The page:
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A generalized population balance model for the simulation of polydisperse multiphase flows within the Euler-Euler framework

Lehnigk, R.


Polydisperse multiphase flows appear in a multitude of industrial processes. Depending on the application, the fluid or solid particles differ not only in size, but also with respect to other variables such as their velocity, shape, temperature, crystal structure or chemical composition. These secondary properties can significantly influence the corresponding process or the performance of the end product. An example are bubbly flows in vertical channels. The velocity vectors of the individual bubbles depend on their size, which ultimately determines the gas phase distribution in the pipe cross-section. Another example is the gas phase synthesis of ceramic powder in high temperature processes. The resulting particle aggregates are usually non-spherical due to the competition of aggregation and sintering of primary particles. The aggregate morphology affects the likelihood of collisions and the primary particle size determines the characteristics of the product powder. The evolution of property distributions within the dispersed phase can be described with the population balance equation. Its coupled solution with the governing equations of fluid flow allows to consider spatial dependencies. In the present thesis, a flexible population balance model has been developed and combined with a multifluid solver within the open source Computational Fluid Dynamics library OpenFOAM. The population balance equation is solved with the method of classes. The applied technique preserves the total mass and number of particles and allows for an arbitrary discretization of the distribution function. A new formulation that allows a direct implementation of binary breakup models with an implicitly given daughter size distribution is proposed which eliminates the need for an additional numerical integration. Further, a general approach for predicting the evolution of secondary size-conditioned properties is presented. The flexibility of the developed population balance model is demonstrated by applying it to two fundamentally different problems. First, the cocurrent flow of air and water in a vertical pipe is simulated. Predicting the development of the lateral void fraction profile is still a largely unsolved problem and requires proper modeling of several physical mechanisms. In dealing with the complexity a stepwise validation strategy is adopted, whereby the limits of each model layer are determined for a large matrix of measured superficial velocities. By employing an established model for the momentum exchange between the phases it is shown that, in the case of a nearly developed flow, especially the transition region between bubbly and slug flow can be simulated reliably. Next, using volume-averaged flow parameters, the performance of several coalescence and breakup model combinations is assessed. Promising results are obtained for some cases, albeit the models still require further development and calibration. Finally, the developing flow is simulated and it is shown that a complete model for predicting transitions between flow regimes must account for the size dependency of the bubble motion, as possible with the developed population balance model. The second application is the synthesis of titania in an aerosol reactor. The specific surface area of the aggregates is considered as a secondary property here. In combination with a constant fractal dimension their collision diameter can be modeled. The mean primary particle diameter can be inferred from it as well. The created model helps in explaining the trends observed in the experiment, which is not possible on the basis of considering merely the aggregate size distribution or using a simplified description of the reactor geometry.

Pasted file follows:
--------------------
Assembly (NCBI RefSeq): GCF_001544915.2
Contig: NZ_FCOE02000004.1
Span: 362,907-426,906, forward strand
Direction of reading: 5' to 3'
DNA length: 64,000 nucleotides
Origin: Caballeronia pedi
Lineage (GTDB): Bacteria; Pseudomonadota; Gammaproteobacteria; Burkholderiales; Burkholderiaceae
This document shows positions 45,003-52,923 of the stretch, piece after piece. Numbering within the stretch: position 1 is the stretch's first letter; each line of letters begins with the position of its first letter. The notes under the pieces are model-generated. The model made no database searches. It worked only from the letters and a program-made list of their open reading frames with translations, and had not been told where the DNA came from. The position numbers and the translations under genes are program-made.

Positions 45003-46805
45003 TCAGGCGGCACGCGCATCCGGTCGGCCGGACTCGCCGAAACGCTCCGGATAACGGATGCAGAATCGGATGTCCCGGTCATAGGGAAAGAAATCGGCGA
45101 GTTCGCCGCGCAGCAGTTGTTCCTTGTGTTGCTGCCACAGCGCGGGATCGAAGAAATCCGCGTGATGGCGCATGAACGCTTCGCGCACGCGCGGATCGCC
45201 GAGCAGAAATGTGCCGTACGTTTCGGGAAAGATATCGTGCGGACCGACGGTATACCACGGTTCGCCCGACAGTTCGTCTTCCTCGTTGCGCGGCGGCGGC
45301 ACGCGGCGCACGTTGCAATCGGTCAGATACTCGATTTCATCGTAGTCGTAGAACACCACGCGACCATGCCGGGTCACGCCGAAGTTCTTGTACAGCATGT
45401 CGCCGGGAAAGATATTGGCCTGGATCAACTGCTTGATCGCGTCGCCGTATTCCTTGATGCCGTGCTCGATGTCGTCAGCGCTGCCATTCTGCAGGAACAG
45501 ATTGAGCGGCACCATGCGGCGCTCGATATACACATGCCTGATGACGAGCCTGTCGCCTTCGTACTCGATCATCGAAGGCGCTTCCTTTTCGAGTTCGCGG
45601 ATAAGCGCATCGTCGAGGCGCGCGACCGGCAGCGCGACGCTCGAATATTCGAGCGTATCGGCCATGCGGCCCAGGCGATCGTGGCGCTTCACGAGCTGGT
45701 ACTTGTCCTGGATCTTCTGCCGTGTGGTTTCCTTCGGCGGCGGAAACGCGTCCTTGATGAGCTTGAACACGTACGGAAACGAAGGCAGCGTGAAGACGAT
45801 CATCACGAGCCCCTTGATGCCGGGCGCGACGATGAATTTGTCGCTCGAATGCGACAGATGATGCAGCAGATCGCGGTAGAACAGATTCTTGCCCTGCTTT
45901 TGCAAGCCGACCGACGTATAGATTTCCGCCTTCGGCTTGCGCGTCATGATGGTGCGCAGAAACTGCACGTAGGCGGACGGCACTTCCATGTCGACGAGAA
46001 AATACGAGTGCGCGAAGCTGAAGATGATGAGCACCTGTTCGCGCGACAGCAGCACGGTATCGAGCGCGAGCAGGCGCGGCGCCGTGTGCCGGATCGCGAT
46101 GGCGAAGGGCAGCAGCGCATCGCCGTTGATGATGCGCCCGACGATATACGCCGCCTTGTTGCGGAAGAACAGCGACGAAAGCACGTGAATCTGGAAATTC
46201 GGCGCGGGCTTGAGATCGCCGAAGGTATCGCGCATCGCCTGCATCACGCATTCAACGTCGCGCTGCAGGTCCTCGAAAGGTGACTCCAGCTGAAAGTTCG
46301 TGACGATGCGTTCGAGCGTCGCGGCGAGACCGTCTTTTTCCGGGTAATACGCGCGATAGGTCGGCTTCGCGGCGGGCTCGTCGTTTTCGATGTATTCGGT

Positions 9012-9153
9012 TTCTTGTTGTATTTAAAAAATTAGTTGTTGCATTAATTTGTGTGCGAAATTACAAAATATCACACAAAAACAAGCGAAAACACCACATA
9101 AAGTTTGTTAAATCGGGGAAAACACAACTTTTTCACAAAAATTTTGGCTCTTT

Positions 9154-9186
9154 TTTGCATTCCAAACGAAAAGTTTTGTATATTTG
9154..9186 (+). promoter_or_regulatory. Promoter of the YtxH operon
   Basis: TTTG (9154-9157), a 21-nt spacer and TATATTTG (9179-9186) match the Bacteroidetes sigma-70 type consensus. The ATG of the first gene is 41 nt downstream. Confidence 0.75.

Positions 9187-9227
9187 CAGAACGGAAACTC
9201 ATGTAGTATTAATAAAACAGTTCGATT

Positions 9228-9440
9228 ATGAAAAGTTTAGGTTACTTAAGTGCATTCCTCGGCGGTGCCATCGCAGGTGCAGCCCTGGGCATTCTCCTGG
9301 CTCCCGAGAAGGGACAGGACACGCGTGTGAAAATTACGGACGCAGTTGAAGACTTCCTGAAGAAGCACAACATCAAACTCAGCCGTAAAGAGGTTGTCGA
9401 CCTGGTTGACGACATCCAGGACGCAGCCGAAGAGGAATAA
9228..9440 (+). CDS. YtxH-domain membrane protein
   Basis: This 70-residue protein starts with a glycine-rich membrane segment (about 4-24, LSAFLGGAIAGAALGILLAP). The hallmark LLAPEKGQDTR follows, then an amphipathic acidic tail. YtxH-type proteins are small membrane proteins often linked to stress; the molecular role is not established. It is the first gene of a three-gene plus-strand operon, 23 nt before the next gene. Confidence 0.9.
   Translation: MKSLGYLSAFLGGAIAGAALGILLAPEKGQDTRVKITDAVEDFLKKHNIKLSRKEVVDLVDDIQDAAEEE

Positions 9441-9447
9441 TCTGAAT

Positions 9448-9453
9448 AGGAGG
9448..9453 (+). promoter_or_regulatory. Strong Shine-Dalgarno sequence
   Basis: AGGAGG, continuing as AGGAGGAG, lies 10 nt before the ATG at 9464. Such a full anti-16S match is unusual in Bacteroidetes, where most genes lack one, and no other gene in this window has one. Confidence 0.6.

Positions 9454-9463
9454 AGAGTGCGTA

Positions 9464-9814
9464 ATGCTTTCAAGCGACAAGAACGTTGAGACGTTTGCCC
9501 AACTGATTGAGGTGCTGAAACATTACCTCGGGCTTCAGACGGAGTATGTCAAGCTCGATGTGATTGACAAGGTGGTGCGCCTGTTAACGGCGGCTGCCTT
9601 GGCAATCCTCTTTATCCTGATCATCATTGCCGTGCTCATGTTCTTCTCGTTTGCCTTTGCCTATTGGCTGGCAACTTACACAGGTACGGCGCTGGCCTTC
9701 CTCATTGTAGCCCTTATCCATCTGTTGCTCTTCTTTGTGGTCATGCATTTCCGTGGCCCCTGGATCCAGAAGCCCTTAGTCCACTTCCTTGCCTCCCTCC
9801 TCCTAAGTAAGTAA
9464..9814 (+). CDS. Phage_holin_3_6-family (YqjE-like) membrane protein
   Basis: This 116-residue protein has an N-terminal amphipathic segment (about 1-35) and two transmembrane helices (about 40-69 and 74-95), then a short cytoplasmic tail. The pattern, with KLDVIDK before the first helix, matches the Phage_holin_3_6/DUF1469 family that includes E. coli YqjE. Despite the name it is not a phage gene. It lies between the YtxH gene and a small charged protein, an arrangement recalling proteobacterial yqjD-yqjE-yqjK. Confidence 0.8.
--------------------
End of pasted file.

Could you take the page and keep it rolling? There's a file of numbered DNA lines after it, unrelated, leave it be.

Related publications

  • Doctoral thesis
    TU Dresden, 2020
    Mentor: Prof. Dr.-Ing. habil. Dr. h. c. Uwe Hampel
    127 Seiten


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